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I need the most clean and efficient solution for my case. I'm trying to store Marks of student in a MySQL DB. A student may be "ABSENT" or "COPY CASE", I want to store such info also in DB.

I thought of assigning codes for above case like -1 for ABSENT, -2 for COPY CASE, etc. This codes will be stored in Marks column only.

More ever, while reading them with a select query, I should get their display values i.e. ABSENT, COPY CASE, etc only.

Can all these be achieved at DB end only?

Or do I need to implement these things at Application level only?

Are there any API's available for Java for such functionality?

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5 Answers 5

how about storing its name() (String version) to DB and creating it back while reading from DB using valueOf()

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mysql supports enums:

CREATE TABLE students (name varchar(64), mark ENUM('ABSENT','COPY CASE' ));
INSERT INTO students VALUES ('john', 'COPY CASE');

In java, you can treat this column as a string type column, but in the database, values are stored efficiently, and trying to store a value not contained in the enum will result in an error.

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1  
The second requirement can be satisfied by referential integrity. –  Sanjay T. Sharma Nov 26 '11 at 13:41

I thought of storing codes for above case like -1 for ABSENT, -2 for COPY CASE, etc. This codes will be stored in Marks column only.

I'd rather prefer having a separate column, say status which holds values such as ABSENT, COPY CASE and a default value such as APPEARED

And marks column would stay separate.

In the view layer, you could do something like

if(status is 'APPEARED')
show marks field
else
show status field
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1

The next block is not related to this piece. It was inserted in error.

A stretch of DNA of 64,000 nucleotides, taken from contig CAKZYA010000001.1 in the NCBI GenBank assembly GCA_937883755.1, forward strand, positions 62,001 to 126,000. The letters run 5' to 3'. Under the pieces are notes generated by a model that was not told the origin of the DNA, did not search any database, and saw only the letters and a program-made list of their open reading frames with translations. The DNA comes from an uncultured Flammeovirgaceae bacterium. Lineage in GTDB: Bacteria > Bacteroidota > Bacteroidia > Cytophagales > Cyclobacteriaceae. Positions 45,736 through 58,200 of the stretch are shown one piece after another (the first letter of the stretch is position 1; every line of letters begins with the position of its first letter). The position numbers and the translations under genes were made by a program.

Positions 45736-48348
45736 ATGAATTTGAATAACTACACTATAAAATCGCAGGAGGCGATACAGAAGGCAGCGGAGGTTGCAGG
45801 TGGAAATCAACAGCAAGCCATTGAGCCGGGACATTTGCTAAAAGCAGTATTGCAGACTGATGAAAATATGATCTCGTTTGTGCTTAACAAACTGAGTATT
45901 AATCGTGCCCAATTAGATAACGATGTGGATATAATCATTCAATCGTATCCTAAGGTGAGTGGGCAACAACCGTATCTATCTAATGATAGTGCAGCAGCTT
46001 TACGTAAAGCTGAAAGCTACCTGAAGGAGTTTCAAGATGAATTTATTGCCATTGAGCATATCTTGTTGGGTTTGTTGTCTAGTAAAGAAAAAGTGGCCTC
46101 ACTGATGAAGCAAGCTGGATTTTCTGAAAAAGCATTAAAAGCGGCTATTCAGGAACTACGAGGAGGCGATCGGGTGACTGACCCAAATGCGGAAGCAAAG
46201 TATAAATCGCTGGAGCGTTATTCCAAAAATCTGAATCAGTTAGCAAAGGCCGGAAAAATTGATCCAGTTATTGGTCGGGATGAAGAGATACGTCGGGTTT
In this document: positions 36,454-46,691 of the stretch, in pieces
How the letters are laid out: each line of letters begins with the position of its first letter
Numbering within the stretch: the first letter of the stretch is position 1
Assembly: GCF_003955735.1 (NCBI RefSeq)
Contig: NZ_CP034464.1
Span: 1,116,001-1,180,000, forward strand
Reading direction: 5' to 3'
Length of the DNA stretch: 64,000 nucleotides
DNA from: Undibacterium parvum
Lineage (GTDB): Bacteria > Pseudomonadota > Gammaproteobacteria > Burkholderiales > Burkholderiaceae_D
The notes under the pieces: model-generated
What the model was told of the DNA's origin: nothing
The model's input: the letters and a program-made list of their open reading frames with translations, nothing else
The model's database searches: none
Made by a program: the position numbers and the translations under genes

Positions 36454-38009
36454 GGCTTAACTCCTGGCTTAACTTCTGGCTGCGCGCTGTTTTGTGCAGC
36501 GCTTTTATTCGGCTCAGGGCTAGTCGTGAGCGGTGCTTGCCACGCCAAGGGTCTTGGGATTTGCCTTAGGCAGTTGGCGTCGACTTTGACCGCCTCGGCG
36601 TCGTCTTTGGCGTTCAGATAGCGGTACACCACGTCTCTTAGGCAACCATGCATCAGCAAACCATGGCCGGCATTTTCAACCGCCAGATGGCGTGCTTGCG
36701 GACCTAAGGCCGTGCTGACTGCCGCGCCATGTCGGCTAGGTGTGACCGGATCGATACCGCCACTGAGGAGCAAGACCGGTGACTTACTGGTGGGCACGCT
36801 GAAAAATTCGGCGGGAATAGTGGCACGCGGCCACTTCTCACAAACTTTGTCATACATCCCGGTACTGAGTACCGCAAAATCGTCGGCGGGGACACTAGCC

This is definitely better that storing both marks and exam status in the same column. And you won't have (even accidentally) any wrong result in queries that find for example AVG(mark) –  ypercube Nov 26 '11 at 13:59

If the enum string representations are pretty string heavy, and the database is large (checks against these enums are frequent), I'd probably map each enum to an integer constant (no, not the ordinal(), but your own custom integer value) and have methods on the enum to get and create an enum from these values. This way, you'll be able to store the enums pretty efficiently.

public enum Status {

  ABSENT(1), COPY_PASTE(2);

  int value;

  private Status(int value) {
      this.value = value;
  }

  public int getValue() {
      return this.value;
  }

  public static Status ofStatusCode(int value) {
      // retrieve status from status code
  }

}
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Just a note that, although I do agree with Sanjay that using numeric types representation for the enum is generally more efficient than using string types (performance and space wise), Enum type is an exception, it will use a 16 bit unsigned (short) internally to store values efficiently, and I never had performance problems with it at all. –  Anthony Accioly Nov 26 '11 at 14:06

MySQL has it own ENUM type. And as @Jigar Pointed out, you can use Enum.getName to get Java's a String representing the enum for persistence, retrieve the field from the database as a String and use Enum.valueOf to load the enum constant back.

You can also use Enum.ordinal() + 1 to get a integer for persistence (MySQL also support using integer indexes directly with ENUM type) and issue a query like:

SELECT enum_col-1 FROM tbl_name;

to retrieve the ordinal back (it will retrieve -1 for rows with invalid enum values).

Plus MyEnumType value = MyEnumType.values()[ordinal] to convert it back to Java enum type.

Anyway, I think that the String based solution is cleaner and more elegant, plus safer on the long run (if you ever need to change the order of the java Enum, or add new enum values at the middle of the existing ones, you will thank yourself for going with String based strategy to begin with).

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